Moonshine Rod is located in Charlottesville, Virginia, United States.
- 1 Where are moonshine rods manufactured?
- 2 Are edge rods made in the USA?
- 3 Where is Shakespeare rods made?
- 4 Where are Shimano rods made?
- 5 Are Shakespeare rods made in China?
- 6 Where are Abu Garcia rods made?
Where are moonshine rods manufactured?
Where Are Moonshine Fly Rods Made? – Moonshine has two main groups of fly rods. The first is their Series rods, including the Vesper, Drifter, Epiphany, Rambler, Revival, and Outcast. Depending on the specific model, these rods are assembled in either China or South Korea.
These are basically their standard factory rods. Moonshine assembles the Midnight Special rods in the US from both imported and US-made components. Check out their awesome videos where they turn the reel seat inserts and grips by hand. The Midnight Special rods are their custom shop range featuring unique cork grips and eye-catching reel seat inserts.
If you like the look of these rods, you’ll have to jump quick as they’re pieces of art that sell like hot fries. If you can’t find the one you’re looking for, make sure to revisit their site regularly as they frequently upload new models. There’s a misconception that rods, blanks, and components made in the East are of poor quality.
Where is Outlaw Rod company located?
Outlaw Rod Co. At Outlaw we’ve spent years perfecting our craft, exercising our passion, and stretching our limits to ensure we can deliver the very best rods on the market! From our hand turned reel seats to our better made blanks we create everything on our rods for a reason.
Are edge rods made in the USA?
Performance Features: Our USA made, NFC, hand-sanded, naked-graphite blanks, do not hide blemishes and are on average 20% lighter than their coated counterparts. All of our blanks are hand-sanded to avoid sanding into the fiber, damaging it and creating a weak spot.
Where is Shakespeare rods made?
Columbia, South Carolina, U.S.
What are moonshine rods made out of?
People Also Asked – Q: Does the Moonshine Rod Company Fly Fishing Rod come with a case? A: Yes, the Moonshine Rod Company Fly Fishing Rod does come with a compact case. It helps keep the rod safe from potential damagers, like dirt, moisture and sand. Q: What is the Moonshine Rod Company Fly Fishing Rod made of? A: The Moonshine Rod Company Fly Fishing Rod is made from premium graphite.
- The high durability of this material ensures longevity and a smooth fishing experience.
- Q: What weight and length options does the Moonshine Rod Company Fly Fishing Rod come in? A: The Moonshine Rod Company Fly Fishing Rod comes in three options.
- These are three-weight 10-foot 6-inch, two-weight 10-foot 4-inch, and four-weight 10-foot.
Q: How big is the tube of the Moonshine Rod Company Fly Fishing Rod? A: This fishing rod’s tube is compact. It measures only 35 ⅞ inches. Q: How many guides does the Moonshine Rod Company Fly Fishing Rod have? A: The Moonshine Rod Company Fly Fishing Rod has five guides. Drew Oritz is a commerce writer and editor. He likes to say that he grew up in the wild, which is partially true. He grew up in a farmhouse, surrounded by woods, fields, and a creek. Drew has spent much of his life outdoors and is excited to guide you through his never-ending list of the best products to keep you from falling into the perils of nature.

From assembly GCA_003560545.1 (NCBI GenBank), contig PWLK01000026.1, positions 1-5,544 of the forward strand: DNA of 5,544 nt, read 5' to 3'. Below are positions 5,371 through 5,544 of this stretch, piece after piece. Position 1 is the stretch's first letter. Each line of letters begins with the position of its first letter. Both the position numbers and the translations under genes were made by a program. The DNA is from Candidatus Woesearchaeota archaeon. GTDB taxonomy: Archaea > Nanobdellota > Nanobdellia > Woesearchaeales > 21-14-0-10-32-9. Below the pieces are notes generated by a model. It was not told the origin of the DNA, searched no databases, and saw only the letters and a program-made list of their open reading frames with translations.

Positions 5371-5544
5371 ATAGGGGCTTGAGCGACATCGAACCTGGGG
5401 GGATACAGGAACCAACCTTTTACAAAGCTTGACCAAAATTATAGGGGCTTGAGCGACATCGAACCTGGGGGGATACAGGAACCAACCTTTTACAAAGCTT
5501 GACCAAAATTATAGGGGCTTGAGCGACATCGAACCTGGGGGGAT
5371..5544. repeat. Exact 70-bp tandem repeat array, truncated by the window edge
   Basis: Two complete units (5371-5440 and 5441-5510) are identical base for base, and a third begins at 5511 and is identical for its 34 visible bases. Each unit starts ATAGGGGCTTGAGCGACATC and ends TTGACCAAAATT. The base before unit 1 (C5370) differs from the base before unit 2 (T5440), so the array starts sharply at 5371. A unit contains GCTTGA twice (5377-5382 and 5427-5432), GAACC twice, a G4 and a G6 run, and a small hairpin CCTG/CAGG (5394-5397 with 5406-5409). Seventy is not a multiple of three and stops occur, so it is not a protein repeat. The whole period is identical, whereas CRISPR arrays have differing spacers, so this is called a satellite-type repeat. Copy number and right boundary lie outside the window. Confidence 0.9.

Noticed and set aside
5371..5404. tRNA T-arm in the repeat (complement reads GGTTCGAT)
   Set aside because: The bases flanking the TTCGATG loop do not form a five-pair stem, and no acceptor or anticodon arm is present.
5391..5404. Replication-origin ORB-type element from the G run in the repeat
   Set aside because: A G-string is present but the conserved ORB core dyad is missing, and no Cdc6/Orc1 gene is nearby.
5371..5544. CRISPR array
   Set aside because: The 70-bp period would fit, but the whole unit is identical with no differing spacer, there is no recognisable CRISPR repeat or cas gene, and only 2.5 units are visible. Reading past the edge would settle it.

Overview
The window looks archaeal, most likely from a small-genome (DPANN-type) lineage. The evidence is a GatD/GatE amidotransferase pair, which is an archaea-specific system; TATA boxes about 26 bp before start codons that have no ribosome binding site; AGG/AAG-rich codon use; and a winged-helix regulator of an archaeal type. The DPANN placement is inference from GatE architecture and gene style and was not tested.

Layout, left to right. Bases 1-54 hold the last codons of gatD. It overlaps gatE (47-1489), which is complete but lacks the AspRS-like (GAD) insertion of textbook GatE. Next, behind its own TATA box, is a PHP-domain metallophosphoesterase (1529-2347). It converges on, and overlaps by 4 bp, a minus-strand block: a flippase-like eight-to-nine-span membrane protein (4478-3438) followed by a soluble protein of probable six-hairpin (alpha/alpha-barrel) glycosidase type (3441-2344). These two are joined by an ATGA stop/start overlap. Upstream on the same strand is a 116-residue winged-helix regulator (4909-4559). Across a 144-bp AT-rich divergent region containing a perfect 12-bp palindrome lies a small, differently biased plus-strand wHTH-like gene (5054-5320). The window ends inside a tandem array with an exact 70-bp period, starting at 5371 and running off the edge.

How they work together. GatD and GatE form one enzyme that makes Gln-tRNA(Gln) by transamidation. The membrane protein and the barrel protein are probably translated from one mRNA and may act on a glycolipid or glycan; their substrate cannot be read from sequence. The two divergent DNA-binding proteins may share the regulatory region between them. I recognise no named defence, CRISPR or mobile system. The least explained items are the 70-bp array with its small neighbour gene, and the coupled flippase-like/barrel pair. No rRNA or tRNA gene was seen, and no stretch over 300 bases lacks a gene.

Where are Shimano rods made?
Millions of anglers worldwide use Shimano fishing reels, but not many seem to know where these reels are made or in what country Shimano is located. So I did some research and wrote up this article. Contrary to common belief, Shimano reels are not made in the USA but in Japan.
Where are Orvis rods made?
Tour the Orvis Rod Shop in Manchester, Vermont For all of us at Orvis, the words “Made in America” mean more today than they ever have. What they carry with them is an unwavering promise of quality, backed by over 150 years of sweat, innovation, passion, and pride.
Nowhere is that on display more prominently than in our Manchester, Vermont, Rod Shop, where our are conceived, constructed, tested, and ultimately perfected. From the state-of-the-art graphite technology used in our ® and ® rods to the time-tested Tonkin-cane construction of our series, each step in the process involves hard-working American hands and a powerful connection not only to our history, but to each and every rod we build.
While the finished product that leaves the shop may be a fly rod, at the end of the day, we realize that we’re building much more than that. Fly rods become bonds between family members. They become trusted travel companions. They become tangible memories of fish and people and places.
What proof is the best moonshine?
Is there 200 Proof Moonshine? – Contrary to what other people think, 200 proof moonshine exists. It’s probably the STRONGEST concentration, the HIGHEST PROOF of moonshine, and the HIGHEST PERCENTAGE of alcohol you’ll find out there. Though it doesn’t take the usual distilling process and simple tools to make this one.
- Instead, there’s a lot of complexities that go on to get this really strong drink.
- Would you dare drink a 200 proof moonshine? You’d probably say yes if you’re a daredevil.
- Drinking 200 proof moonshine is NOT OKAY.
- You’re practically drinking ethyl alcohol.
- Remember, 200 proof moonshine has 100% alcohol content contained on it.
Drinking it pure would seriously burn your throat, That being said, be careful with moonshines that have 150 plus final alcohol content. On average, 100 to 120 proof is pretty much the level people can comfortably drink their moonshine. Any more than that? That’s something else.
Does fly rod color matter?
Does Color Matter? Two Factors That Affect Your Fishing Experience The short answer is yes, your lure and fishing line color does matter. Although many an angler will disregard color when looking at prospective gear for their collection, the truth is that color has more of an impact on the fishing experience than people care to think about.